Ruth named her happy accident "Toll House Crunch Cookies." News of her new cookie invention spread quickly and her "Crunch Cookies" became a huge success around town. The recipe ran in a Boston newspaper, popularity increased and Nestle's semi-sweet chocolate sales rose. Eventually, Nestle approached Ruth with a proposition: in exchange for a lifetime supply of Nestle's chocolate, Ruth would permit Nestle to print her recipe on the back of their chocolate packages. Nestle also bought the rights to the Toll House name, and at Ruth's suggestion, score their chocolate bars so that they would be easier to break into small pieces. Soon they began to sell chocolate chips and chunks, making it even easier for the chocolate chip cookie maker. And to think that all of this came from want of baker's chocolate and a little ingenuity.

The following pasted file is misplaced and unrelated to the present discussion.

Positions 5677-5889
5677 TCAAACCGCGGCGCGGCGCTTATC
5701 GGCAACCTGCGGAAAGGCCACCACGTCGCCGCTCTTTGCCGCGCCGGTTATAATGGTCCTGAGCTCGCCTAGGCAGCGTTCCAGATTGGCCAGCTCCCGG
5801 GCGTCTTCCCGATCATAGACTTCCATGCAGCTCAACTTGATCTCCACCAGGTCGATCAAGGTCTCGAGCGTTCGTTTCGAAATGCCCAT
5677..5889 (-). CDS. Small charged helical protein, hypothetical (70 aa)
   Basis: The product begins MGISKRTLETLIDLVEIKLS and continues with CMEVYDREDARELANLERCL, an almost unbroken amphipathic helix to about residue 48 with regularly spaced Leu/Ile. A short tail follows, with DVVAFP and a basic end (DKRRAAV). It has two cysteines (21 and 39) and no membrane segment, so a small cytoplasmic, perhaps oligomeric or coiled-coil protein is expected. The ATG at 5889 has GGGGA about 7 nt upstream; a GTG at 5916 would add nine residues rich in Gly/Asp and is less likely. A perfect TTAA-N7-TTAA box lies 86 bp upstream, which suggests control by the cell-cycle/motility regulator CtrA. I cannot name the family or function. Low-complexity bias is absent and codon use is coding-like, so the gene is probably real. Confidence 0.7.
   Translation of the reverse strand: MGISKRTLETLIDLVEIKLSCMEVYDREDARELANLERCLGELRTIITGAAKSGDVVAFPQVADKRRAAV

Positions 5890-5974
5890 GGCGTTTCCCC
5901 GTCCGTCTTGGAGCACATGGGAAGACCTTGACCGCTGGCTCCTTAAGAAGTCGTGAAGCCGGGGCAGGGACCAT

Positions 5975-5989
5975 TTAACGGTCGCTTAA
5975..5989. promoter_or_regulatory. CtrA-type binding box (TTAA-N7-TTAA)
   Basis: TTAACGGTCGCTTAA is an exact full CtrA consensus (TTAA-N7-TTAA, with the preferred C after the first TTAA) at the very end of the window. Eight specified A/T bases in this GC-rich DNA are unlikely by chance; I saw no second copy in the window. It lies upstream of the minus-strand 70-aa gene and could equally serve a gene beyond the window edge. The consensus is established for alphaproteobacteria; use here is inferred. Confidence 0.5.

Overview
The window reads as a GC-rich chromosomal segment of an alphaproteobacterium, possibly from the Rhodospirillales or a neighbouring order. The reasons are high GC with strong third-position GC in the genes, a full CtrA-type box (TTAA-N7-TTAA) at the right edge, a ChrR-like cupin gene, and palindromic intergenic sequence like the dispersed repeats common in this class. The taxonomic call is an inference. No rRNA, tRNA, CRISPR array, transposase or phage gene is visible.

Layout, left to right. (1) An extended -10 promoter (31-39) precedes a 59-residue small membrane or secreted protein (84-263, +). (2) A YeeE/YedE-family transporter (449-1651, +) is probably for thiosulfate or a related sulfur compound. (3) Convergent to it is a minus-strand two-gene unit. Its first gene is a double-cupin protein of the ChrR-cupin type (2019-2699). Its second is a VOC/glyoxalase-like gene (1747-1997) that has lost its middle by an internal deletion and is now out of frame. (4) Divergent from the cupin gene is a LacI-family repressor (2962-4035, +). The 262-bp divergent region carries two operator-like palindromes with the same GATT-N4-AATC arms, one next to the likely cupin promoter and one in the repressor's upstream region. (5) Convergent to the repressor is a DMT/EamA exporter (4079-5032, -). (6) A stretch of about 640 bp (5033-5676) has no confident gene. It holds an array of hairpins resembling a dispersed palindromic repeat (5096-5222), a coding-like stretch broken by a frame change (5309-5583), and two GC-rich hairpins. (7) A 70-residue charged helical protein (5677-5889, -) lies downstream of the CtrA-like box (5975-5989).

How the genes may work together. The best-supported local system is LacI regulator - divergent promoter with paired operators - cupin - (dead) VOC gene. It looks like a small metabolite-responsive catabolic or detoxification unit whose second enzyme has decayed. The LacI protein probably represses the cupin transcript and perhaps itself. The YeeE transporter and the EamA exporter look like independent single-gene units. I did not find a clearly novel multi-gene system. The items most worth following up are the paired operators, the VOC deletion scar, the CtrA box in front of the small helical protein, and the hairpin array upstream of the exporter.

*the factual information for this post obtained here and here.